If you were setting sail for foreign lands, perhaps never to return home, what would you take with you? The first settlers of the Caribbean Islands, when faced with this decision, chose to take their bongs, which they passed down as heirlooms to future generations.
Researchers at North Carolina State University have dated the ceramic inhaling bowls and snuffing tubes found on the island of Carriacou to several centuries before the island was first inhabited—meaning the bowls were brought by settlers from South America or neighboring islands, and were already heirlooms when they made the trip.
To find out just how old the bowls were, the researchers used luminescence dating, a technique that measures the amount of light energy trapped in crystals, which increases with time. The bowls found on Carriacou were dated to roughly 400 B.C., and were found amidst much younger deposits, a sign that they were valued possessions passed down from generation to generation. They were used for consuming hallucinogenic substances, probably the drug cohoba, and played a part in important rituals.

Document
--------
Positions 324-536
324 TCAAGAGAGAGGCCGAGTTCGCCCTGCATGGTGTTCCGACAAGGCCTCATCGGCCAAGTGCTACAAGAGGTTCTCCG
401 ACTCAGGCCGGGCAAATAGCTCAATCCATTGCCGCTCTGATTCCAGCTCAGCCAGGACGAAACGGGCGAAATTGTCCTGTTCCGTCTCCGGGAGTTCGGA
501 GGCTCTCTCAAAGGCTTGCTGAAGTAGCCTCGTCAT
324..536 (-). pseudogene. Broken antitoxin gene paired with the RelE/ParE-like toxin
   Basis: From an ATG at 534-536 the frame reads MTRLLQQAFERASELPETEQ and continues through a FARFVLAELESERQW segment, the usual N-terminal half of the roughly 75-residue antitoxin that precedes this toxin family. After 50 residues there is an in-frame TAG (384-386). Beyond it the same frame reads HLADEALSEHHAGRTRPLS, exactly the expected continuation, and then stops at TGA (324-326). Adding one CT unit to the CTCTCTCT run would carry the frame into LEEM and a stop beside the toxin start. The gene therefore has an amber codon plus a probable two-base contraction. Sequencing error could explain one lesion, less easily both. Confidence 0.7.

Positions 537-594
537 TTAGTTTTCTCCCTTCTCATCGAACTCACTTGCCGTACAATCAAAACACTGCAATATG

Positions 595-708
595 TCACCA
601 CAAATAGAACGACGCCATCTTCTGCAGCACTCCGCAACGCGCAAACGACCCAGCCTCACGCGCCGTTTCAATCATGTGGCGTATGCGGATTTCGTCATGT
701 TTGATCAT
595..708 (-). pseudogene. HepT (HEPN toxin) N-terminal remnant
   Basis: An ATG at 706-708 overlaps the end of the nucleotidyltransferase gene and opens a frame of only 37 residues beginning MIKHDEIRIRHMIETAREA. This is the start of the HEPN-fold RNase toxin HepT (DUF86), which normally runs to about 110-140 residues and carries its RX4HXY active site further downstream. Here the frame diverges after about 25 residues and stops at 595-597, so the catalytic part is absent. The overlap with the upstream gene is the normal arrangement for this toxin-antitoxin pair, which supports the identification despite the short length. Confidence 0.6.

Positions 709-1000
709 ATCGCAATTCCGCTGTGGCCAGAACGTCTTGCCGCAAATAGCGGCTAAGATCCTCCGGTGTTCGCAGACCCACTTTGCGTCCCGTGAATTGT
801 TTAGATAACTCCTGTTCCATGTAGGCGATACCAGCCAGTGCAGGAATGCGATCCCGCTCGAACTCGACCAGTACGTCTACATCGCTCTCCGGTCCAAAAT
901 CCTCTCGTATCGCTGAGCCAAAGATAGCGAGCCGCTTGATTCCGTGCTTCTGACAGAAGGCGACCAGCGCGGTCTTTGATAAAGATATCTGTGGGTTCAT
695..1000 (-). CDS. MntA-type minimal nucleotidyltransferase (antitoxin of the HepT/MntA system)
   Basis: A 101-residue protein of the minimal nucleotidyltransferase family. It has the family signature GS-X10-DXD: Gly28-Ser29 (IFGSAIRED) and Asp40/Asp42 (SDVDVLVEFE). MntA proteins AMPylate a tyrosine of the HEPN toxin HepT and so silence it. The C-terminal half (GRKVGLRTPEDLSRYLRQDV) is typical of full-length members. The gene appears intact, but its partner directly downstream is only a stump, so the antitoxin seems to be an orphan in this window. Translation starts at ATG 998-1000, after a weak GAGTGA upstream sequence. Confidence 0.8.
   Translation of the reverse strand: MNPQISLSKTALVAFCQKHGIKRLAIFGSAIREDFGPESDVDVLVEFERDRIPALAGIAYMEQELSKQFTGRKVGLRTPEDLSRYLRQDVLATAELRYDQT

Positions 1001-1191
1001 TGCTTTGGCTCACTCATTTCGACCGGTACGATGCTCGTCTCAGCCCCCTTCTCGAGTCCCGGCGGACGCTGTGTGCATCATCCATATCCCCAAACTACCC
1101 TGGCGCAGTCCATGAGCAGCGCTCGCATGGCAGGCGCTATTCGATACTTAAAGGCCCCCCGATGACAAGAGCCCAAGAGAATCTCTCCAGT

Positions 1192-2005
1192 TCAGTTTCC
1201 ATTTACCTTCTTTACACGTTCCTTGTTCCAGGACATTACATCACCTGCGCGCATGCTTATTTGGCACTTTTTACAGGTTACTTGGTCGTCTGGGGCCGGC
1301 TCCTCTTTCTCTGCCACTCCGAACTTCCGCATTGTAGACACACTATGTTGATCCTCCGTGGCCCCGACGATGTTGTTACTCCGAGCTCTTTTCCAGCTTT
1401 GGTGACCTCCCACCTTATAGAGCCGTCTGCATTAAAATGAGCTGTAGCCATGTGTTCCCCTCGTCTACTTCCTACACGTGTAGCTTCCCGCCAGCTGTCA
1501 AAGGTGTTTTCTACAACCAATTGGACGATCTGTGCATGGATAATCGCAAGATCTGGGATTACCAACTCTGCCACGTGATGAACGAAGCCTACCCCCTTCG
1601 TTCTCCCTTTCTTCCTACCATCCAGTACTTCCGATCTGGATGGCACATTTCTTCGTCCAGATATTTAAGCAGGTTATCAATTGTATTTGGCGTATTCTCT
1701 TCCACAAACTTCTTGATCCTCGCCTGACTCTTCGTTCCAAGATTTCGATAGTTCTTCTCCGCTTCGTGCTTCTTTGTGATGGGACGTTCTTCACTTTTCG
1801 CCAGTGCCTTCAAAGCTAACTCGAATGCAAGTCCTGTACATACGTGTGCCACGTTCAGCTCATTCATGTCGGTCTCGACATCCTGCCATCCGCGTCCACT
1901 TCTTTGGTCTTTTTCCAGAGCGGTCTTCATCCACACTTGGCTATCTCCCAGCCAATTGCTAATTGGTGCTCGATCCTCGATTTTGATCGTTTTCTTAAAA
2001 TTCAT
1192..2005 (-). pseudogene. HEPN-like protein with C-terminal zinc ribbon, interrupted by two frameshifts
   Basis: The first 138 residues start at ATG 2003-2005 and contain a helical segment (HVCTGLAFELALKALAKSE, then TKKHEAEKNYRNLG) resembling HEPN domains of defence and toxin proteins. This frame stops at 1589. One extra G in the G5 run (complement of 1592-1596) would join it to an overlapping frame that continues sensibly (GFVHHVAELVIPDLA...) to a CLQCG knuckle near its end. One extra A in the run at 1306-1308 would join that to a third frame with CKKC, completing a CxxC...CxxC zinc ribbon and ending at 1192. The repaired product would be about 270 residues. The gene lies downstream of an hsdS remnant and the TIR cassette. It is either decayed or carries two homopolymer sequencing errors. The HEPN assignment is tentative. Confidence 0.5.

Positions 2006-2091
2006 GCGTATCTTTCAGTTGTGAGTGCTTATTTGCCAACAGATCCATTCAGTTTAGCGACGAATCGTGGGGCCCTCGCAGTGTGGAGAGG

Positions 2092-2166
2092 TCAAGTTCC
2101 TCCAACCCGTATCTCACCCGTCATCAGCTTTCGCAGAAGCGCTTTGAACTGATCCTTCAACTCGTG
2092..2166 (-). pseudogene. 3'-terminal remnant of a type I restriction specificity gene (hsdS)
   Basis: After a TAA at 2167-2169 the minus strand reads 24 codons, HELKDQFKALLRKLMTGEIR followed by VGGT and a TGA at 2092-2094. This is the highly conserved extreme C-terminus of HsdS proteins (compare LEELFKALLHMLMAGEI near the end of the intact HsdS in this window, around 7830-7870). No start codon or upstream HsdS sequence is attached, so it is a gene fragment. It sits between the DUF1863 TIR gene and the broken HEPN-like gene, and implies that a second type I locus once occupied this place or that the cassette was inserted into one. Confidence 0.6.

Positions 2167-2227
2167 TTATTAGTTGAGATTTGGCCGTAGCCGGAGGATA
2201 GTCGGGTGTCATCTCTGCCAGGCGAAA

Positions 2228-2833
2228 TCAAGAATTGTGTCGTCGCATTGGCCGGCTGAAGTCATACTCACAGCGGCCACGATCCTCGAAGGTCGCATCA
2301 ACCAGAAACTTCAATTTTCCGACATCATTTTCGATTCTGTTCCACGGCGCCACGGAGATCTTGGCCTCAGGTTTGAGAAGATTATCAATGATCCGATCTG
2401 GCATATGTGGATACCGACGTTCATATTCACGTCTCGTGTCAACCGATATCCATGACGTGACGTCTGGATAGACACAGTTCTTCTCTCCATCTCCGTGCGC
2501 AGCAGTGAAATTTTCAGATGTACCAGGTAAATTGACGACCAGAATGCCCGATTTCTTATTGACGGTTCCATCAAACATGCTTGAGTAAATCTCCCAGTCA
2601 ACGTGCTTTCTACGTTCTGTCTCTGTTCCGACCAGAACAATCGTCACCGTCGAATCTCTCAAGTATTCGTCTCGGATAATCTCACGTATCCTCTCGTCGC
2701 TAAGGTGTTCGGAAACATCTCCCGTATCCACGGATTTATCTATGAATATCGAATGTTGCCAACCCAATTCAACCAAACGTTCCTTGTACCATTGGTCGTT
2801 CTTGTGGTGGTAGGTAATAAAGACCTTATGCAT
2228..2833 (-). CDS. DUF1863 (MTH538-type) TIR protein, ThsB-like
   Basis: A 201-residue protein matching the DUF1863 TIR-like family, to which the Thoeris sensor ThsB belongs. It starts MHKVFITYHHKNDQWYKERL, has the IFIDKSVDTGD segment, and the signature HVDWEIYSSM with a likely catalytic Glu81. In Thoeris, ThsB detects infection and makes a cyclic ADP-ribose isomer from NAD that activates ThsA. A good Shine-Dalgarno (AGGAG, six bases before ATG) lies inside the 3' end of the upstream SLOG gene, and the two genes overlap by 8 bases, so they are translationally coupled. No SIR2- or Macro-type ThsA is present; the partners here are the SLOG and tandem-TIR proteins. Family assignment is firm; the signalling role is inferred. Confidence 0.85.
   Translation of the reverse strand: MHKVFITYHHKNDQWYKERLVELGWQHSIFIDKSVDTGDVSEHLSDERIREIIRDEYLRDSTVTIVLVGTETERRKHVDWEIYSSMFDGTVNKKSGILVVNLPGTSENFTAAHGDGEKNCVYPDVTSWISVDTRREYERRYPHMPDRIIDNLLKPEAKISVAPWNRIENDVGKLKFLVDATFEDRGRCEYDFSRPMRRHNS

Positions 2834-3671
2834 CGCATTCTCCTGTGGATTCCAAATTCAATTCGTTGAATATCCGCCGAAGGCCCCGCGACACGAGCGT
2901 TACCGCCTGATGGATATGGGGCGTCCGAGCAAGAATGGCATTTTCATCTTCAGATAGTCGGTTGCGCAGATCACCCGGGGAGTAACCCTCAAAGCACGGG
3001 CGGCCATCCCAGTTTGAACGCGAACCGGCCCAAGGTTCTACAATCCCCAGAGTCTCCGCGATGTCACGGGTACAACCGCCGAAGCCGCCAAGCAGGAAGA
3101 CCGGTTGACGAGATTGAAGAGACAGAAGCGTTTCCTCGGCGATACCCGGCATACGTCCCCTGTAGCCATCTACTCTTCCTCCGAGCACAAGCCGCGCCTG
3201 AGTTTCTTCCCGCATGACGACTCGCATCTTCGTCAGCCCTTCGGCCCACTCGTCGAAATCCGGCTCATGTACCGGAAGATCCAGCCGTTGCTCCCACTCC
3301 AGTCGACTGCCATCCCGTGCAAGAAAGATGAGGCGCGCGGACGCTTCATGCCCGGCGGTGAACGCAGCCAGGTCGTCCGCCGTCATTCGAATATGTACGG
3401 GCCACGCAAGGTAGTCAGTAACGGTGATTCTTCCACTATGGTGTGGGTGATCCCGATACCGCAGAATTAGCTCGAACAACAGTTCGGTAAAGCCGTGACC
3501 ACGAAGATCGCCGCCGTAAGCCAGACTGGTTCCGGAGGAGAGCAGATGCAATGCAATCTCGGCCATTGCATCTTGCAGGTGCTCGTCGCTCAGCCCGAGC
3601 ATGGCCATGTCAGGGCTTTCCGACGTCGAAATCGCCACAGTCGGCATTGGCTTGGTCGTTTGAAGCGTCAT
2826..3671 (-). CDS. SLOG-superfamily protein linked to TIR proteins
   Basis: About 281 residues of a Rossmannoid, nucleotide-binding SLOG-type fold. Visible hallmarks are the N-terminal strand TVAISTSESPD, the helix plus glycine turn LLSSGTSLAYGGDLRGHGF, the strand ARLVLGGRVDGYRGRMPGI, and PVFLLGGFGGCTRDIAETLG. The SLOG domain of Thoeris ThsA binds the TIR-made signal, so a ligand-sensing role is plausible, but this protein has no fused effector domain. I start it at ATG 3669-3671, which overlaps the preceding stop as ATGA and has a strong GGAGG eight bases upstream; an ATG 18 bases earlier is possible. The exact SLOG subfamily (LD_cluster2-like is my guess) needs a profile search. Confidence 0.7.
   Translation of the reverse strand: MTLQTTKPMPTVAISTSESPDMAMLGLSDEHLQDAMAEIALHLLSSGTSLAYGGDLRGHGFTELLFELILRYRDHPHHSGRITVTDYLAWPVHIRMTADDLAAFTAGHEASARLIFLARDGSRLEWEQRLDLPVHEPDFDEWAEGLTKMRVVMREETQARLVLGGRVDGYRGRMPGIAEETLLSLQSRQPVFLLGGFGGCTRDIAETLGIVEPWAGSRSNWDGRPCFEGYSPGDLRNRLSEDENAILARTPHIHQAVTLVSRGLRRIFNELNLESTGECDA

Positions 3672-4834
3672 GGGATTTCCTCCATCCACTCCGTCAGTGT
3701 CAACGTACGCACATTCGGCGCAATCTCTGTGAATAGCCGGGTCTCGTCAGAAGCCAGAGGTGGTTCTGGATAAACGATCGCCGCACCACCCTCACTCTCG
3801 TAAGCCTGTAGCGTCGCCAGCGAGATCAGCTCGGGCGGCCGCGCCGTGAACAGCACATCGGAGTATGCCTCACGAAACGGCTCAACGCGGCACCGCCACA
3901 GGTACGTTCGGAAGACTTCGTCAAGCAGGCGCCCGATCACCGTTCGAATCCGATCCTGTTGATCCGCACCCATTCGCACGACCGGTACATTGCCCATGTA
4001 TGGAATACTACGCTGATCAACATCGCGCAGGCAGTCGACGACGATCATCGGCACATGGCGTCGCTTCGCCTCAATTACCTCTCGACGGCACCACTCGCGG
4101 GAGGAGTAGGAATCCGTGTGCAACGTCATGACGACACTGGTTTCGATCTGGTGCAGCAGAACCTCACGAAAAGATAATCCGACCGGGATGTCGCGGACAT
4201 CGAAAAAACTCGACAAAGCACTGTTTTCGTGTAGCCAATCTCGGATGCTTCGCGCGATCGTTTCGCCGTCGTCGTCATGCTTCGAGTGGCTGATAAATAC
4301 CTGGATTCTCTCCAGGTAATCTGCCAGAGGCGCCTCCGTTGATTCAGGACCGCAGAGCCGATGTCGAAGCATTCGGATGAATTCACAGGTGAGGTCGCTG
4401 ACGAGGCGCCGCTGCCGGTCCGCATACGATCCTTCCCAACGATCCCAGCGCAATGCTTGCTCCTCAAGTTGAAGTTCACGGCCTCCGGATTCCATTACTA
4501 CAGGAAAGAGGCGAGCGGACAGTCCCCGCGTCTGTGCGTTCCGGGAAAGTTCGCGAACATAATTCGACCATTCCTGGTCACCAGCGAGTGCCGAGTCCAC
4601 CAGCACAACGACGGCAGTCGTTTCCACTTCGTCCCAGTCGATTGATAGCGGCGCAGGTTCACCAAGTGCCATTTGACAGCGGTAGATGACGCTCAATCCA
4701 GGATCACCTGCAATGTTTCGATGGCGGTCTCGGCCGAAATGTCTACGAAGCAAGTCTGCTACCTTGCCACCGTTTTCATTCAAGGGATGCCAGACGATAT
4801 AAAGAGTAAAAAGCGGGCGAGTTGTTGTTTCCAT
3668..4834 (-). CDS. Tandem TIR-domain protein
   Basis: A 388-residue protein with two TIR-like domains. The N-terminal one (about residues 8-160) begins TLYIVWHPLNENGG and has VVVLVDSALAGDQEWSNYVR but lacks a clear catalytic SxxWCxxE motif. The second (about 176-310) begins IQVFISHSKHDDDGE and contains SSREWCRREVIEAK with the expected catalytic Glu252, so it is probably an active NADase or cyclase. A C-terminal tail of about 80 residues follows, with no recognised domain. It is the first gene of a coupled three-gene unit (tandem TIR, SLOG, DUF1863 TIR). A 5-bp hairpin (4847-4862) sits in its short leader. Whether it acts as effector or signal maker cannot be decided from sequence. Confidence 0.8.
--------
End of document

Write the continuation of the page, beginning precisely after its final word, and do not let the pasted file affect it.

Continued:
Drug paraphernalia from that period often took on the shapes of animals—birds for their flight, turtles for their ability to inhabit both land and water, and bats, which were believed to be possessed by the souls of ancestors who would emerge at night to eat guava fruit and sleep with unsuspecting women.
Image: flickr/ urbanshoregirl